``````

As you can see, a number of things could go wrong:

• What if the `leafData` and `nodeData` fields are both null?
• What if the `nodeData` field is not null but the `subtrees` field is null?

Again, we will ignore any error handling and just throw exceptions (for now).

Question: Could we create a `cata` for `TreeDto` that would make this code simpler? Would it be worth it?

### Step 3: Transforming a `GiftDto` into `Gift`

Now we have a proper tree, we can use `Tree.map` again to convert each leaf and internal node from a DTO to the proper domain type.

That means we need functions that map a `GiftContentsDto` into a `GiftContents` and a `GiftDecorationDto` into a `GiftDecoration`.

Here’s the complete code – it’s a lot more complicated than going in the other direction!

The code can be grouped as follows:

• Helper methods (such as `strToChocolateType`) that convert a string into a proper domain type and throw an exception if the input is invalid.
• Case converter methods (such as `bookFromDto`) that convert an entire DTO into a case.
• And finally, the `dtoToGift` function itself. It looks at the `discriminator` field to see which case converter to call, and throws an exception if the discriminator value is not recognized.
``````let strToBookTitle str =
match str with
| null -> failwith "BookTitle must not be null"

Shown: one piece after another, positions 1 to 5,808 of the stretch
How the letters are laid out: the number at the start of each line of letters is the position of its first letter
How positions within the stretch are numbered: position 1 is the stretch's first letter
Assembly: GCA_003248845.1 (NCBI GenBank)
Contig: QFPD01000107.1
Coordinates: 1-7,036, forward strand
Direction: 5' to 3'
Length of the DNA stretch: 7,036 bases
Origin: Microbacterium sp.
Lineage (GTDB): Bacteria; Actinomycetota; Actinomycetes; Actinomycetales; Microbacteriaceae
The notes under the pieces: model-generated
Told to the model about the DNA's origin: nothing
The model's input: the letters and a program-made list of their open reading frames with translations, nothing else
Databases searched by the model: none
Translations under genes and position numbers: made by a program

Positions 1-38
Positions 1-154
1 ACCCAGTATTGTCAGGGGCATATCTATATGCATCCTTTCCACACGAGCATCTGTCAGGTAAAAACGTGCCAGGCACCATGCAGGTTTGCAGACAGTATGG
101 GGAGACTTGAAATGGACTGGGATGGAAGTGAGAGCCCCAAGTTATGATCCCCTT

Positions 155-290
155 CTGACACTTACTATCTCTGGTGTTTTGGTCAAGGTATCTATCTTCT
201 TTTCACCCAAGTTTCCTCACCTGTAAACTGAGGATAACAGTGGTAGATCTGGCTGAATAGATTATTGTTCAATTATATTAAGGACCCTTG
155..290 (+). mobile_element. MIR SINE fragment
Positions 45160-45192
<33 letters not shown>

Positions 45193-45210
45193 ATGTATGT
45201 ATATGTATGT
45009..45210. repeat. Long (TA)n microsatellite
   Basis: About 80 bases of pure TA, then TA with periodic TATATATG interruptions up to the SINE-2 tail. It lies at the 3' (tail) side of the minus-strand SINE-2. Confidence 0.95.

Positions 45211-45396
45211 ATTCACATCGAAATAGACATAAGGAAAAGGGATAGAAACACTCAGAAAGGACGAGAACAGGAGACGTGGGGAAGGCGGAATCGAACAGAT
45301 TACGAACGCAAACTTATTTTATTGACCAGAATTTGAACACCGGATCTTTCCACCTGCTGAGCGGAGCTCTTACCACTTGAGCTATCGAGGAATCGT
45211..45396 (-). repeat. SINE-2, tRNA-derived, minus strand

| _ -> str

let strToChocolateType str =
match str with
| "Dark" -> Dark
| "Milk" -> Milk
| "SeventyPercent" -> SeventyPercent
| _ -> failwithf "ChocolateType %s not recognized" str

let strToWrappingPaperStyle str =
match str with
| "HappyBirthday" -> HappyBirthday
| "HappyHolidays" -> HappyHolidays
| "SolidColor" -> SolidColor
| _ -> failwithf "WrappingPaperStyle %s not recognized" str

let strToCardMessage str =
match str with
| null -> failwith "CardMessage must not be null"
| _ -> str

let bookFromDto (dto:GiftContentsDto) =
let bookTitle = strToBookTitle dto.bookTitle
Book {title=bookTitle; price=dto.price}

let chocolateFromDto (dto:GiftContentsDto) =
let chocType = strToChocolateType dto.chocolateType
Chocolate {chocType=chocType; price=dto.price}

let wrappedFromDto (dto:GiftDecorationDto) =
let wrappingPaperStyle = strToWrappingPaperStyle dto.wrappingPaperStyle
Wrapped wrappingPaperStyle

let boxedFromDto (dto:GiftDecorationDto) =
Boxed

let withACardFromDto (dto:GiftDecorationDto) =
let message = strToCardMessage dto.message
WithACard message

/// Transform a GiftDto to a Gift

let fLeaf (leafDto:GiftContentsDto) =
match leafDto.discriminator with
| "Book" -> bookFromDto leafDto
| "Chocolate" -> chocolateFromDto leafDto
| _ -> failwithf "Unknown leaf discriminator '%s'" leafDto.discriminator

let fNode (nodeDto:GiftDecorationDto)  =
match nodeDto.discriminator with
| "Wrapped" -> wrappedFromDto nodeDto
| "Boxed" -> boxedFromDto nodeDto
| "WithACard" -> withACardFromDto nodeDto
| _ -> failwithf "Unknown node discriminator '%s'" nodeDto.discriminator

// map the tree
Tree.map fLeaf fNode giftDto
``````

### Step 4: Assembling the pipeline

We can now assemble the pipeline that takes a JSON string and creates a `Gift`.

``````let goodGift = goodJson |> fromJson |> dtoToTree |> dtoToGift